GraphQL at the REST-aurant

A tasty introduction to GraphQL

Gregor
Gregor
Feb 2, 2018 · 13 min read
A screencast version with of this post
Different routes to get salads or burgers at the REST-aurant.

Under- and over-fetching

After I finish my shrimp salad I feel kind of sad. Not only did I waste time standing in the line twice instead of hanging out with my friends, I had to throw away lots of food.

const express = require(“express”);
const app = express();
// define a salad and a burger
const salad = { avocado: 1, mango: 1, tomato: 0.2, arugula: true, onion: true };
const burger = { buns: 2, shrimp: 1, egg: 1, lettuce: 2.5, mayo: true };
// define arrays of 100 each
const salads = new Array(100).fill(salad);
const burgers = new Array(100).fill(burger);
// define the routes with the optional count query parameter
app.get(“/salads”, ({ query: { count } }, res) => res.json(get(salads, count)));
app.get(“/burgers”, ({ query: { count } }, res) =>
res.json(get(burgers, count))
);
// helper method to get a slice of the array based on count
const get = (what, count) => what.splice(0, parseInt(count) || 1);
// start the server at localhost:4000
app.listen(4000);
Firefox renders JSON responses nicely by default
// helper function to send a GET request to given route
function get(path) {
return (await fetch(`${location.protocol}//${location.host}${path}`)).json()
}
let [salad] = await get("/salads");
// salad: {"avocado":1,"mango":1,"tomato":0.2,"arugula":true,"onion":true}
delete salad.tomato;
// TODO: Tell the team to list tomato in the salds route menu!
let burgers = await get("/burgers?count=3");
// burgers: [
// {"buns":2,"shrimp":1,"egg":1,"lettuce":2.5,"mayo":true},
// {"buns":2,"shrimp":1,"egg":1,"lettuce":2.5,"mayo":true},
// {"buns":2,"shrimp":1,"egg":1,"lettuce":2.5,"mayo":true}]
Object.assign(salad, {
shrimps: burgers.reduce(
(numShrimps, burger) => numShrimps + burger.shrimp,
0
)
});
// salad: {"avocado":1,"mango":1,"arugula":true,"onion":true, shrimp: 3}
  1. Over-fetching
    GET /burgers?count=3 got me the shrimps, but I have to throw away the rest of the burgers.

Introducing GraphQL

The REST-aurant team are very kind and environmentally conscious people. They don’t want to see food go to waste, and after some research, they find out about GraphQL, which seems to address that problem perfectly.

The GraphiQL web application
{
salads {
avocado
arugula
mango
onion
}
burgers(count:3) {
shrimp
}
}
{
"data": {
"salads": [{"avocado":1,"arugula":true,"mango":1,"onion":true}],
"burgers": [{"shrimp":1},{"shrimp":1},{"shrimp":1}]
}
}

GraphQL: what you need is what you get.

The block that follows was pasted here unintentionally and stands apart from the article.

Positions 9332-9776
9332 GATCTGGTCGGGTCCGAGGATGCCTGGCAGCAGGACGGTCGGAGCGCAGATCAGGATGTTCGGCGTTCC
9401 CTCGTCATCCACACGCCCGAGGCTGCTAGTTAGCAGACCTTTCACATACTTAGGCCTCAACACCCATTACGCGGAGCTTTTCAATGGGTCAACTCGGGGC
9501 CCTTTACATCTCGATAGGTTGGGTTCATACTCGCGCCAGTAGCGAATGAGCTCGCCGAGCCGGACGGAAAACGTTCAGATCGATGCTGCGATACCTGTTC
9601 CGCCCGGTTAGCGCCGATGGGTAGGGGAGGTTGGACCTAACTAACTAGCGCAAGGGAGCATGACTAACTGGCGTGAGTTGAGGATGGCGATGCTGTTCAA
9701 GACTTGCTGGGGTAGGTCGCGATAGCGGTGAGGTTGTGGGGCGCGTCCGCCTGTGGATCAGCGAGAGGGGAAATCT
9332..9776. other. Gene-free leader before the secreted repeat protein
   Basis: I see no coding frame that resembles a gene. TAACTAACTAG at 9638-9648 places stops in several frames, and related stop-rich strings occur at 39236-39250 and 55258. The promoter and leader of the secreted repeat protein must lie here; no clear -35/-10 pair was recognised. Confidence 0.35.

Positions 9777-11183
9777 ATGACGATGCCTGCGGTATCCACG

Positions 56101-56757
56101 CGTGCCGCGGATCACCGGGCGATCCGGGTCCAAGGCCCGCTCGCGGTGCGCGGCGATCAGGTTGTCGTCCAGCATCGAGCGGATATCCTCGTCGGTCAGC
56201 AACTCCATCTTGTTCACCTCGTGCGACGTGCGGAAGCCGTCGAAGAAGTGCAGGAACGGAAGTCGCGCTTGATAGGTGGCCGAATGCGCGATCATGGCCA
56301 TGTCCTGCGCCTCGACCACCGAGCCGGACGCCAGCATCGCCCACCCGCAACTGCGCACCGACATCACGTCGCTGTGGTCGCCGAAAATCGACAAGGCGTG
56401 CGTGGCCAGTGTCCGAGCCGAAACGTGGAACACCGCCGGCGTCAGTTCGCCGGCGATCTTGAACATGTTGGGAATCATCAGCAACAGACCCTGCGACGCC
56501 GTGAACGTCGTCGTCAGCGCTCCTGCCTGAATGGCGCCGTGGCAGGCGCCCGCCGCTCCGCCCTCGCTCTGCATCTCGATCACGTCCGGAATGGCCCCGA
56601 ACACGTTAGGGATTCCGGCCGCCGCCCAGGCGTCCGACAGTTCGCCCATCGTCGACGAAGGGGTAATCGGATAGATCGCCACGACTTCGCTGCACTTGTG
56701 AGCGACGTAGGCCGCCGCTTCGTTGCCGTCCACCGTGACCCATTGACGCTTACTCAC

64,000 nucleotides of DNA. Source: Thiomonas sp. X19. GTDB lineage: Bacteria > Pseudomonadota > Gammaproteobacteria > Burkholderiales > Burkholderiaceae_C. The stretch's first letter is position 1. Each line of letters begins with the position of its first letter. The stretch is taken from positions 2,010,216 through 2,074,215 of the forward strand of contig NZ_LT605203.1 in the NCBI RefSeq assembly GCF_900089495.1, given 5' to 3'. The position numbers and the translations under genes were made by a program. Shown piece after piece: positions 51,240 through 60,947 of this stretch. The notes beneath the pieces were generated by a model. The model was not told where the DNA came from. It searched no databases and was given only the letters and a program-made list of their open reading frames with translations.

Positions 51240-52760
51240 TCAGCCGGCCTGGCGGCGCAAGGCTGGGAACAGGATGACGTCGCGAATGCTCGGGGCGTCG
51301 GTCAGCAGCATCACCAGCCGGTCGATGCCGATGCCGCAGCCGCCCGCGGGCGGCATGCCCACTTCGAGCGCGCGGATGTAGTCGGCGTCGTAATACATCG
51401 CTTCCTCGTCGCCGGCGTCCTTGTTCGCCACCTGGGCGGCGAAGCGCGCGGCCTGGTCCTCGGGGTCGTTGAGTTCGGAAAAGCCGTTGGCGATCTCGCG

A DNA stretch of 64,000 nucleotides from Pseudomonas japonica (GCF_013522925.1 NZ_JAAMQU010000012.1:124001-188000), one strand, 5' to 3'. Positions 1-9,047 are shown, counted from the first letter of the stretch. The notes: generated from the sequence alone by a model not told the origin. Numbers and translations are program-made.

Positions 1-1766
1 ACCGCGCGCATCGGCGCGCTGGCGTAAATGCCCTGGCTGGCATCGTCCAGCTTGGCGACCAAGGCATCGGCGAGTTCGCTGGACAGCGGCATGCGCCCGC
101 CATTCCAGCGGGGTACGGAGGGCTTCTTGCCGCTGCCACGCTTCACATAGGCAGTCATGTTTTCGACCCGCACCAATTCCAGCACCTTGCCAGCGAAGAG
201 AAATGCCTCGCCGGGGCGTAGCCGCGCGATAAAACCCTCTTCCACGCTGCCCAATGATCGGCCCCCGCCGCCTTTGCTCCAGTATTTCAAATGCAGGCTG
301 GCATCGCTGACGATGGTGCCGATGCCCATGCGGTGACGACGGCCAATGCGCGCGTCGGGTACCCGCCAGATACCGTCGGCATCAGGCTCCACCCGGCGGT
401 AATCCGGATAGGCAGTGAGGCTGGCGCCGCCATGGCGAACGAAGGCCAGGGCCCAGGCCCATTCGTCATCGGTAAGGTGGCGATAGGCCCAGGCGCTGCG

Here are a few facts about GraphQL:

  • It is language agnostic for both servers and clients
  • A GraphQL API is built around a schema
  • A schema is a simple text document and used as contract between client and server.
type Query {
burgers(count: Int = 1): [Burger]
salads(count: Int = 1): [Salad]
}
type Burger {
buns: Int!
shrimp: Float!
egg: Float!
lettuce: Boolean!
mayo: Boolean!
}
type Salad {
avocado: Float!
mango: Float!
tomato: Float!
arugula: Boolean!
onion: Boolean!
}
const { readFileSync } = require("fs");
const bodyParser = require("body-parser");
const { graphqlExpress, graphiqlExpress } = require("apollo-server-express");
const { makeExecutableSchema } = require("graphql-tools");
const schema = makeExecutableSchema({
typeDefs: readFileSync("schema.graphql", "utf8"),
resolvers: {
Query: {
salads: (_, { count }) => get(salads, count),
burgers: (_, { count }) => get(burgers, count)
}
}
});
app.use("/graphql", bodyParser.json(), graphqlExpress({ schema }));
app.use("/graphiql", graphiqlExpress({ endpointURL: "/graphql" }));
// helper function to send a POST request to given route
async function post(path, data) {
return (await fetch(`${location.protocol}//${location.host}${path}`, {
method: 'post',
body: JSON.stringify(data),
headers: {
'Content-Type': 'application/json'
}
})).json()
}
let {data: {salads: [salad], burgers}} = await post('/graphql', {
query: `{
burgers(count:3) {
shrimp
}
salads {
avocado
arugula
mango
onion
}
}`
})
// salad: {"avocado":1,"mango":1,"arugula":true,"onion":true}
// burgers: [{"shrimp":1},{"shrimp":1},{"shrimp":1}]
Object.assign(salad, {
shrimps: burgers.reduce((numShrimps, burger) => numShrimps + burger.shrimp, 0)
})
// salad: {"avocado":1,"mango":1,"arugula":true,"onion":true, shrimp: 3}
  • A query extracts a data tree to get exactly what’s needed